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Hempstead officials oppose Harbor Isle rental housing project

Harbor Isle Beach in Island Park is pictured

Harbor Isle Beach in Island Park is pictured in a Feb. 16, 2015 file photo. Photo Credit: Ian J. Stark

Hempstead Town officials and residents are vehemently opposing a developer’s push to build luxury apartments and condominiums on Harbor Isle, even after a court invalidated the denial of a building permit for the project.

“Hempstead Town will appeal the recent court decision, which would force the development of a rental housing project that would transform Harbor Isle in a profound and negative way,” Supervisor Anthony Santino said Tuesday. “Homeowners have rightly pointed out that such a project would change the character of the area [next to Island Park] for the worse, adding traffic congestion and ushering forth a transient population.”

Michael Posillico, president of Farmingdale-based Posillico Development LLC, said he hopes town officials rethink their position and “help move the project forward, which will be good for the environment and for the economy.”

But in the meantime, he said, “we have put together the papers to expedite this appeal and to vacate any stay on the project that would normally be sought . . . so they don’t just sit back while the project is further delayed.”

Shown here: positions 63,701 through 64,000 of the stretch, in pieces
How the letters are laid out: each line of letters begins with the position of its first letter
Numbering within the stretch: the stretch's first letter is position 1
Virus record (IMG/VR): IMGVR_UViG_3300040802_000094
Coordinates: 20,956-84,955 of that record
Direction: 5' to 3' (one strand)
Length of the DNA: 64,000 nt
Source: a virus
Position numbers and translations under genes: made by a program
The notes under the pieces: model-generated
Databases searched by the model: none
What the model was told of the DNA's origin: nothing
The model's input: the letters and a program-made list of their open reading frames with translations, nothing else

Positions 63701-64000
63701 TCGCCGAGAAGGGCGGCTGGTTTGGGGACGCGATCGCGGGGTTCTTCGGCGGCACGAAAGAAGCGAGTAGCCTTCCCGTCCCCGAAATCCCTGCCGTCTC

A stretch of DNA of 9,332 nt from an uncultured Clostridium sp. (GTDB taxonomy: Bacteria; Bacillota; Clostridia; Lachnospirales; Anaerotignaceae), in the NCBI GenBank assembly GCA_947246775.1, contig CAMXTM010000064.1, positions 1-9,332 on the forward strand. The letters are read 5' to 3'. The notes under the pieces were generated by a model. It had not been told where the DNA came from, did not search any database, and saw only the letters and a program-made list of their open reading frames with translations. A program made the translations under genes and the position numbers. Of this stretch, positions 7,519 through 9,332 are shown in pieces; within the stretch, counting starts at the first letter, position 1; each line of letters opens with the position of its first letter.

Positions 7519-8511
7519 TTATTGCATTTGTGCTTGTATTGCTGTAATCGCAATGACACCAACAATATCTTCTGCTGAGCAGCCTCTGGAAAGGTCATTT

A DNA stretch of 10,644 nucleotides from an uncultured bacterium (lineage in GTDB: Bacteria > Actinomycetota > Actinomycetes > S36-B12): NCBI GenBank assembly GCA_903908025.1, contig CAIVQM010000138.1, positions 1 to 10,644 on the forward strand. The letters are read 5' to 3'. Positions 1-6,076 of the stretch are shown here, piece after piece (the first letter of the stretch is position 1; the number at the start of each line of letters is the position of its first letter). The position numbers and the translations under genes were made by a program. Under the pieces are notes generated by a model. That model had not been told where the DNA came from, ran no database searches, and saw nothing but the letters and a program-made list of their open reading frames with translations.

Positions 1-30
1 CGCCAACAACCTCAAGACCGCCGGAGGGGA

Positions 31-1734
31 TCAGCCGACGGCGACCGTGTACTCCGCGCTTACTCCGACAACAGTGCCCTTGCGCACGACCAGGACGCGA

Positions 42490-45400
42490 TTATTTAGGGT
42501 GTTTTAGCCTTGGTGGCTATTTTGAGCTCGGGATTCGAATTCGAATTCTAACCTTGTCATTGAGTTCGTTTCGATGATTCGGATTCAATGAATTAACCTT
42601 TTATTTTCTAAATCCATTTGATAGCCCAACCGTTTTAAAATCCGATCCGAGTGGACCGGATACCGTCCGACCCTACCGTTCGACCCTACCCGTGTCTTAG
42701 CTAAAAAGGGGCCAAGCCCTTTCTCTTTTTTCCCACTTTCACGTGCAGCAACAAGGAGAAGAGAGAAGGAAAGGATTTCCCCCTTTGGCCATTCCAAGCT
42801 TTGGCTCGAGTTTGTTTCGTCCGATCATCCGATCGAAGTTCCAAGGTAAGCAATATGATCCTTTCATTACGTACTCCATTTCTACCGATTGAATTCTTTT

Posillico, who bought the site out of bankruptcy in 1999, said they had “hoped to start the project years ago as a means to help boost the economy after the devastation caused by Hurricane Sandy.”

He said town officials did not always oppose the project and approved his first plan, which called for 10 percent apartments and the rest condominiums in the 128-acre hamlet of about 6,000 people west of Island Park.

“But that had to be modified because the market changed, the bottom fell out of condominiums,” Posillico said.

The current plan calls for 132 apartments, 32 condominium units, and 31 boat slips. That plan was denied by the board in November 2013.

“The developer has a great concept: remediate a contaminated site and turn it into a beneficial use,” said Mitchell Pally, CEO of the Long Island Builders Institute.

Justice Jeffrey S. Brown ruled on Dec. 9 that the town board’s decision was invalid and that the change request should go back to the town board for review.

A major aspect of the proposed $70 million project is remediation of the nearly 11-acre site, which was formerly a fuel oil terminal. That remediation has a Dec. 31, 2017, completion date set by the State Department of Environmental Conservation, Posillico said.

“Further delays will make it almost impossible to meet the state’s mandatory deadline,” he said.

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